Solo: A Star Wars Story

I saw this movie opening day, an entire week ago, and I have been sitting here since,  terrified to write this article. Why? I just felt so, so many things. Good things. But I felt overwhelmed with the task of trying to put all of those things into coherent words and sentences.

Until I found the key to my thoughts. And amazingly, that key also happens to be the key to all of Star Wars and why it is so beloved.

Hope.

It’s as simple as a gentle, four letter word. H-O-P-E.

star wars hope

Hope is the summation of the entire Star Wars saga and every single story contained within the galaxy. Solo is about the heart of Star Wars…it’s about hope.

There is a lot of pain to be felt in Star Wars stories. The agony of loved ones lost, betrayal, wanton destruction, questions of value and purpose, merciless and cruel evil sweeping upon the innocent like a shadow of death.

The ache of Anakin holding his dying mother in the desert. 

anakins mother

The death of clone after clone after clone as they march into an unwinnable war, all while wondering if they are more than just forms created for endless violence.

The pain of Ahsoka leaving.

ahsoka leaves

The death of the Jedi by one of their own. Obi-Wan’s tearful scream, “You were my brother, Anakin! I loved you!”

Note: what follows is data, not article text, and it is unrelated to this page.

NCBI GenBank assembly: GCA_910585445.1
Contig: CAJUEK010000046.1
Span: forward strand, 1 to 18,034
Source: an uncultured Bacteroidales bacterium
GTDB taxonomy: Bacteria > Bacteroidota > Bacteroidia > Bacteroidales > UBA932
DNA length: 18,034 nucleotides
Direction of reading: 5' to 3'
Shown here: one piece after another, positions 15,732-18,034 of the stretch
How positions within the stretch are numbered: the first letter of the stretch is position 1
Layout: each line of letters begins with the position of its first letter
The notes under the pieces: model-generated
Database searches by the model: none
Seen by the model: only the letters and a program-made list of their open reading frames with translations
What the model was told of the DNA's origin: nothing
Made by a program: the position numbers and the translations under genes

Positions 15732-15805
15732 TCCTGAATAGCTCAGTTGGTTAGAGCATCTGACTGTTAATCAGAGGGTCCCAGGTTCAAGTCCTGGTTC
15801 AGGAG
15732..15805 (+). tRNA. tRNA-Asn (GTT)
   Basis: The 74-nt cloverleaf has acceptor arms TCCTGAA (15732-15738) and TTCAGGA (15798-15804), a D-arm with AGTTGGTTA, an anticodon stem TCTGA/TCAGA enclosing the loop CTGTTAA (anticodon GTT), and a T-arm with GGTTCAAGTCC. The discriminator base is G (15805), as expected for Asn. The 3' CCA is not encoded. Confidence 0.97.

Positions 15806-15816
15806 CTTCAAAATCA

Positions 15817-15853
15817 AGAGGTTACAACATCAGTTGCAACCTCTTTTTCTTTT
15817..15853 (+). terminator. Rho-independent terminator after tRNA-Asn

you were my brother anakin

Padme’s death. 

Ezra Bridger losing his parents. Caleb Dumes’ sacrifice.

Ezra and Kanan

Our entire Rogue One team, gone. Alderaan. Countless Rebel pilots and soldiers. Ben Solo’s fall to the Darkness and subsequent death of many Resistance leaders and beloved friends. And so many destroyed lives in the middle.

rey crying

And yet…we stand in hope.

After every breath of darkness and pain, no matter how deep, we are always left with even a glimmer of light.

poe dameron hope

Perhaps it’s babies hidden away in the desert or the palaces of Alderaan.

It’s clones who took their stand and made their choice to live free and walk their own paths.

It’s long-lost warriors rising again from the dust of the Clone Wars. It’s Jedi returning, it’s warriors, pilots, soldiers, street rats, senators, princesses, moisture farmers, scavengers, Storm Troopers, and orphans standing up and fighting back.